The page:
Common oral medications used in type 2 diabetes patients have recently undergone studies. Studies from Wake Forest University School of Medicine and University of East Angela have concluded that thiazolidinediones (TDZs) used by the elderly and post menopausal women over a course of a year have now doubled their chances at fractures.
Women aged around 70 years old with type 2 diabetes who have taken this medication for a year or more, one additional fracture would occur among every 21 women. Those women who are around 56 years old and have taken TDZs for a year or more resulted in one additional fracture for every 55 women. The concern is that the agents in TDZs are doubling the risk for those that are already at a higher risk before the therapy.
Thiazolidinediones or TDZs are medications to control diabetes by lowering your blood sugar levels. Common drugs that are widely prescribed that fall into the thiazolidinedione drug family are Rosiglitazone also called Avandia TM made by GlaxoSmithKline. The second is Pioglitazone, but if in your medicine cabinet, ActosTM produced by Takeda Pharmaceuticals.
The study performed by Wake Forest University School of Medicine and University of East Angela had their researchers review 10 previously completed trials that lasted a minimum of 1 year. All persons in the studies had type 2 diabetes and an impaired glucose tolerance. They closely compared the risk of fracture among patients who were taking TDZ therapy to those that were not. Close to 14,000 patients were included in the studies. In conclusion of the study, the data ended up being broken down by gender. TDZ medications only seem to double the risk of fractures in women and not men. Researchers are not sure as to why it is gender specific but plan on beginning studies to find out more.
Areas of concern for bone density change is at the lumbar area of the spine and always a common concern for the elderly, the hip. As the women age and pass through menopause their bone density automatically starts changing resulting in most women taking calcium supplements among others. That is what puts elderly women in the mentioned age groups already at a high risk for fractures. Adding TDZ therapies to the mix could seal the deal on a long hospital stay after a fall. Working in geriatrics I know how hard it is for the elderly to recover from such a fall that usually results in surgery. The elderly have a much harder time healing and working through physical therapy to get back to where they left off before the fall. This is why it is necessary to prevent falls and their risk in fractures and breaks.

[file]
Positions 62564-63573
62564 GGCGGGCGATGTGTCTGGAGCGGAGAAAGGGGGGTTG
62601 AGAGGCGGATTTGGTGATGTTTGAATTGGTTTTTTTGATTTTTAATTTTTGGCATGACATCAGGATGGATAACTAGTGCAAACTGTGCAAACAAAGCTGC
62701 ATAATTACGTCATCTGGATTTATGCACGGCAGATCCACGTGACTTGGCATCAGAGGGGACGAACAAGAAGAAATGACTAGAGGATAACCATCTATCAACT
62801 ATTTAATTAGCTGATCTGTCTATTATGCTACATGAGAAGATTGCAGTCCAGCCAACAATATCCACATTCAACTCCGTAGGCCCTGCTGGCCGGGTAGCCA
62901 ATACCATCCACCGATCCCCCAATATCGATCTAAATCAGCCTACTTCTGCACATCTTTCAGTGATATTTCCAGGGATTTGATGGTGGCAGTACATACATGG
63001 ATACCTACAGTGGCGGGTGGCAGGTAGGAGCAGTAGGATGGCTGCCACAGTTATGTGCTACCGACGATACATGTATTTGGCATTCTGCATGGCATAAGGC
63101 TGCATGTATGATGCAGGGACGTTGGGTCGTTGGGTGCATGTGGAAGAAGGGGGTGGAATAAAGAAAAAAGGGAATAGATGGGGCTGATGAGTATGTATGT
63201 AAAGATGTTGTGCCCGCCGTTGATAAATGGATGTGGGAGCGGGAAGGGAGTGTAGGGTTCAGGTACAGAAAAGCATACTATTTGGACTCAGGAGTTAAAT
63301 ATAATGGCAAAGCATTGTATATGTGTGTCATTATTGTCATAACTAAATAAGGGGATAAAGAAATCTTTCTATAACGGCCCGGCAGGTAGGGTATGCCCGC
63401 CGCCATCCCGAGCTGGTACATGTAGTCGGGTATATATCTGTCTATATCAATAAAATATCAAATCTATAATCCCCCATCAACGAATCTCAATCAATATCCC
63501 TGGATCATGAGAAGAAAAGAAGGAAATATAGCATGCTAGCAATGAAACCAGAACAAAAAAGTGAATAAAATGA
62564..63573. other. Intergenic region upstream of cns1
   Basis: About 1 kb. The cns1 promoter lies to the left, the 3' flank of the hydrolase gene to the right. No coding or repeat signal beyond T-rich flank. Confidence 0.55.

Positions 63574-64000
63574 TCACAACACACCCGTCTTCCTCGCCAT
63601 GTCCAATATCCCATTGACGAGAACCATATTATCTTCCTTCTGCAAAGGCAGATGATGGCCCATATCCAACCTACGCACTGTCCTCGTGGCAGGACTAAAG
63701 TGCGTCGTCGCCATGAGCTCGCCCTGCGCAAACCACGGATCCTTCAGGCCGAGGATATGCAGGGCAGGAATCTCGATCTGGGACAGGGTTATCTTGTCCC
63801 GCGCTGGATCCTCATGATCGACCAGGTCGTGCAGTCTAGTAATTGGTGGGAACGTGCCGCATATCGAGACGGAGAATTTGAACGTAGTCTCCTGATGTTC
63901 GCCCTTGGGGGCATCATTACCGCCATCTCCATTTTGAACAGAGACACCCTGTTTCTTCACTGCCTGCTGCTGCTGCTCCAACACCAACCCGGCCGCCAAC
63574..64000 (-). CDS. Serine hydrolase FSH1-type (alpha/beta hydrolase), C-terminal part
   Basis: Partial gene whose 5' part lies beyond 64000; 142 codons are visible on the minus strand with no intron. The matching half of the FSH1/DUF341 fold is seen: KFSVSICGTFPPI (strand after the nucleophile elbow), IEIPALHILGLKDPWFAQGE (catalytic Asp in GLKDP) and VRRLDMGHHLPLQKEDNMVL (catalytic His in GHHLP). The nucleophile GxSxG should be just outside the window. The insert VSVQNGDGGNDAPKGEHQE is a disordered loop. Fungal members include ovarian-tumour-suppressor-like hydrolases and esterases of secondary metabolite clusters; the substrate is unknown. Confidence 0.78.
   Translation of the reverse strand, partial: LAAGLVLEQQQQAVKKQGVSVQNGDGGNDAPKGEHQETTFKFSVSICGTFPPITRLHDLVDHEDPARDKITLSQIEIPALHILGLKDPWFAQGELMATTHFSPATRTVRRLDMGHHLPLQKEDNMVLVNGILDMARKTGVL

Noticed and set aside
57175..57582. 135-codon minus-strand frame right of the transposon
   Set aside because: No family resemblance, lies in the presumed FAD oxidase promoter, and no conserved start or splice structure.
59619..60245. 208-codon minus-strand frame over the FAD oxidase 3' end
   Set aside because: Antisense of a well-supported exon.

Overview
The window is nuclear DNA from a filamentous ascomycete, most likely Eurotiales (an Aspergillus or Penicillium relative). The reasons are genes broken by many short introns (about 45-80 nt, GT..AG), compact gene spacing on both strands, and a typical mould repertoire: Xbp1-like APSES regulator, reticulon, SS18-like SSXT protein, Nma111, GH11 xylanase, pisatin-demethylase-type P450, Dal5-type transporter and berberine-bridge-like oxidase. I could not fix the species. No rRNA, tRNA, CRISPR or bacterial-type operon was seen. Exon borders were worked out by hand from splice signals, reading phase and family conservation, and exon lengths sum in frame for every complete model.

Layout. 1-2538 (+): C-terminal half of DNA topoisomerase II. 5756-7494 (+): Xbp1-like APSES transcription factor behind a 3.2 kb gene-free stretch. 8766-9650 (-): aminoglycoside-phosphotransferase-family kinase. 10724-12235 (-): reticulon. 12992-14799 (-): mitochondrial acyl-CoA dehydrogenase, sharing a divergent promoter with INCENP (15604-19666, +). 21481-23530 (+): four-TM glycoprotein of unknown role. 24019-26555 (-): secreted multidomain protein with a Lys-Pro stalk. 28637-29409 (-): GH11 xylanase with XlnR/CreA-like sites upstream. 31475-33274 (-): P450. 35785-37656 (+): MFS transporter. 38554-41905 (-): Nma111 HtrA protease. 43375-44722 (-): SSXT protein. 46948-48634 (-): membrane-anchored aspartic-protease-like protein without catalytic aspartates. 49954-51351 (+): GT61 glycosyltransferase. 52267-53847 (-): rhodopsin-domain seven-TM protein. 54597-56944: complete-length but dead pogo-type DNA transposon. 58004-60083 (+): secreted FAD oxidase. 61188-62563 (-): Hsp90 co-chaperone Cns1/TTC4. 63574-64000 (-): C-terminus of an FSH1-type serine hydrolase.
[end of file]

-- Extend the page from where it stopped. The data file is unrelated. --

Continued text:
Concerning the thiazolidinedione therapy treatments in type 2 diabetic patients, the 2008 Guidelines of American Diabetes Association and European Association for Study of Diabetes have also advised against these medications. They have stated that they do not recommend TDZs for core therapy treatments and specifically advise against the use of Rosiglitazone. Even though these two reputable sources advise against using the treatments, your doctor is not breaking any laws in prescribing them for you. If you are taking these medications, speak with your doctor about your concerns and possible alternatives.